In May, Cardiff Branch ran CAMRA’s second ever beer festival, at the Windsor Hotel, Barry.

1977 to 1980

The branch published three editions of Real Ale in South Glamorgan giving details of real ale pubs and breweries in the county.


CAMRA's national conference was held in Cardiff City Hall. Pubs that members were recommended to visit were the Horse & Groom, City Arms, Old Arcade, New Market Tavern (now O’Neill’s), Blue Bell, Cottage, Albert, Cambrian, Duke of Wellington, Terminus and Red Dragon Bar at Cardiff Central Station.

1979 and 1980

Cardiff Branch ran two of the longest duration beer festivals ever. In conjunction with Chapter Arts Centre, the Branch ran the bar at the fortnight-long Welsh Jazz Festival that took place in both these years.


Whitbread closed its brewery at Ely Bridge, one of several breweries closed by the company around this time following the opening of its new production facility at Magor, near Newport. The same year, Brains closed their “New brewery” in Nora Street in Roath, moving production to their main brewery in St Mary Street.


Cardiff CAMRA helped to publish Real Ales in South & Mid Wales, a guide that listed all real ale pubs in the then CAMRA region, which extended down to Pembrokeshire and up to Montgomeryshire.


At this time, standard permitted opening hours applied to all pubs in a locality. Over the years, many areas had extended closing time from 2230 to 2300 at least some nights. Cardiff, however, was stuck at 2230 all week. CAMRA ran a successful campaign to extend hours to 2300 every night except Sunday.

One of the first new breweries to make an impact was Bullmastiff, which started in 1987 and located first in Penarth and later in Cardiff.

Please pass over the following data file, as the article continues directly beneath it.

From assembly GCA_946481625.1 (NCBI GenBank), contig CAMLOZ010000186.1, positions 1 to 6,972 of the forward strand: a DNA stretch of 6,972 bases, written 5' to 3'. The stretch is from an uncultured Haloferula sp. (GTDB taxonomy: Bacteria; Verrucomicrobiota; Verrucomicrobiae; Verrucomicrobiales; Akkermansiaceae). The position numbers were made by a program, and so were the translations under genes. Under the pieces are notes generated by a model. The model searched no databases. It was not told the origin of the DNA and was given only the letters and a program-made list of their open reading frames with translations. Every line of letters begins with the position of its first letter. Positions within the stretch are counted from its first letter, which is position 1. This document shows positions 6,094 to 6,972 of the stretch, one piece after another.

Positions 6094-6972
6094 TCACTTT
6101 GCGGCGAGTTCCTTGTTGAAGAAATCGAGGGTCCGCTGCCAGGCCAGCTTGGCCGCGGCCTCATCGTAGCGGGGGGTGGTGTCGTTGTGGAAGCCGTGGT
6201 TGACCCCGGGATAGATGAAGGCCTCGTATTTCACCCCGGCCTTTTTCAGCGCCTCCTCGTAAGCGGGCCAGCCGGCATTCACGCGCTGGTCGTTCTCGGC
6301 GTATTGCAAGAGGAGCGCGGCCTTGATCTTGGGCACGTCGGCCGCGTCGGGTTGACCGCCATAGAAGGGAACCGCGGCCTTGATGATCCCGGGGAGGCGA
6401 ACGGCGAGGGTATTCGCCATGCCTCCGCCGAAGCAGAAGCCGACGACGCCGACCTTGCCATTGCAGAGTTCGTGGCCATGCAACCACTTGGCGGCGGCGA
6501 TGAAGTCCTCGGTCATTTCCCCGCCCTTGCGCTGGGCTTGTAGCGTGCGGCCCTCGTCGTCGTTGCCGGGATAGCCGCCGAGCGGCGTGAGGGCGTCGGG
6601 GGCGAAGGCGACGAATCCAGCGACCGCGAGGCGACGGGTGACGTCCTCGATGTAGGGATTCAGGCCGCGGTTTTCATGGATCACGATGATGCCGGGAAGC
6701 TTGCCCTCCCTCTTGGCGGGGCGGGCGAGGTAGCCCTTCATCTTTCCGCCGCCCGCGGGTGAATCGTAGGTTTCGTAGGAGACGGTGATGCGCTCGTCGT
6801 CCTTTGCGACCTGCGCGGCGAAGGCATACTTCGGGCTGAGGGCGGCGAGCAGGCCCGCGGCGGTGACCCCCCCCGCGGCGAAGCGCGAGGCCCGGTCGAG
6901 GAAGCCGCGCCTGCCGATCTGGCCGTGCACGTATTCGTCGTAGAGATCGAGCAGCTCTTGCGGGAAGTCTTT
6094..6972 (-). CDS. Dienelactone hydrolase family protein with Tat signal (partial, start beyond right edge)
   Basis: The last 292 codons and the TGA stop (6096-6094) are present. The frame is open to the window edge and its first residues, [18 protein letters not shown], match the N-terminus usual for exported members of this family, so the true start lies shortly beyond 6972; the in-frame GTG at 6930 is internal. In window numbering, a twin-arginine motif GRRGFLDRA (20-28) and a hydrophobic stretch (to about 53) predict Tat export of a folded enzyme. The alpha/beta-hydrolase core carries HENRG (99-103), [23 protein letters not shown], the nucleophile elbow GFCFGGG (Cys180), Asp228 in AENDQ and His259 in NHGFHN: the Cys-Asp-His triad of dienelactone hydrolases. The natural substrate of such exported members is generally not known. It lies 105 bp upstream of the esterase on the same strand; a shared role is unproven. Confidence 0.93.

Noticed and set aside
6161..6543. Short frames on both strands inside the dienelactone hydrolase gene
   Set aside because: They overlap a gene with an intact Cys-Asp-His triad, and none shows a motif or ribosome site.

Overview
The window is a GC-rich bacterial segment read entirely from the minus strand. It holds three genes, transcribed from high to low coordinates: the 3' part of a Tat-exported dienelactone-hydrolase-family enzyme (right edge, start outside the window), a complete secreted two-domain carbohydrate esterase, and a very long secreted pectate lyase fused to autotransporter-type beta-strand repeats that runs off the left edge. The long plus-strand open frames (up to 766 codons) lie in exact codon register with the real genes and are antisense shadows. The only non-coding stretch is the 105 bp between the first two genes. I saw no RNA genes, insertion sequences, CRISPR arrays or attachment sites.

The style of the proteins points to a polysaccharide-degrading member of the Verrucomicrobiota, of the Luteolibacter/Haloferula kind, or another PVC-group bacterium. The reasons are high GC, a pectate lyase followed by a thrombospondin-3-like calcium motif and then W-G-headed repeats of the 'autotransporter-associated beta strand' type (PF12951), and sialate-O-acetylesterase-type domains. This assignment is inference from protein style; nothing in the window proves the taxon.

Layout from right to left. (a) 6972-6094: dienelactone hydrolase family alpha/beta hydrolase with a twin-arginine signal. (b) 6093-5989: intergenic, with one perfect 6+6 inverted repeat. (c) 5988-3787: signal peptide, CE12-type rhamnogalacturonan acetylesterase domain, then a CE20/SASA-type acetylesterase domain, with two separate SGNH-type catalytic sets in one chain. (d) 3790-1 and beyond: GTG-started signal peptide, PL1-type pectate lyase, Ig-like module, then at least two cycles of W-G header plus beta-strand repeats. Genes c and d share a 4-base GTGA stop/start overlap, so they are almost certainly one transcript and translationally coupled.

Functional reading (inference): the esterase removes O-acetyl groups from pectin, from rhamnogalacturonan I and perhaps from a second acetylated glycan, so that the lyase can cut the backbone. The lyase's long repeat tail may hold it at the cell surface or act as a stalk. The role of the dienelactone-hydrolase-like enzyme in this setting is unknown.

The South Wales Beer Guide was published covering Glamorgan, Gwent and the southern part of Powys. This was unusual in that each double-page spread covered a specified area with its own map, a list of particularly recommended pubs that were described in some detail, and a summary of other real ale pubs in that area. It won that year’s CAMRA award for the best local real ale guide.


Following many years without a beer festival in Cardiff, the Branch organised one at the Star Centre in Splott. This was successful and became an annual event.


CAMRA’s Vale of Glamorgan Branch was formed to take over campaigning in the Vale. It subsequently expanded to cover the Bridgend County Borough and is now the Vale of Glamorgan and Bridgend Branch.

Bass (Hancocks) closed their brewery in Crawshay Street but Brains snapped it up moving production from the increasingly overcrowded St Mary Street site. The Branch, while welcoming this, bemoaned the ending of production at Brains’ existing brewery in St Mary Street, which dated back to 1713, and called on Brains to establish a microbrewery there. Unfortunately, this did not happen although Brains later established a microbrewery at Crawshay Street, called the Brains Craft Brewery.


The annual beer festival moved from the Star Centre to City Hall and was renamed the Great Welsh Beer and Cider Festival (GWBCF). This proved a resounding success.


CAMRA’s national conference, now titled Members’ Weekend and AGM was held again in Cardiff City Hall. Pubs that members were recommended to visit were the Cottage, Gatekeeper, Glo Bar (in Churchill Way), Old Arcade, Owain Glyndwr, Pen and Wig, Prince of Wales, Vulcan (in Adam Street, now relocated to St Fagans National History Museum) and the Yard (now Proud Mary). Pub crawls were promoted in west Cardiff (Westgate to Chapter via Cathedral Road) and Pontypridd/Treforest. Brewery visits were arranged to Brains, Otley, Breconshire, Rhymney, Celt Experience (at Caerphilly), Vale of Glamorgan and Gwynt-y-Ddraig Cider.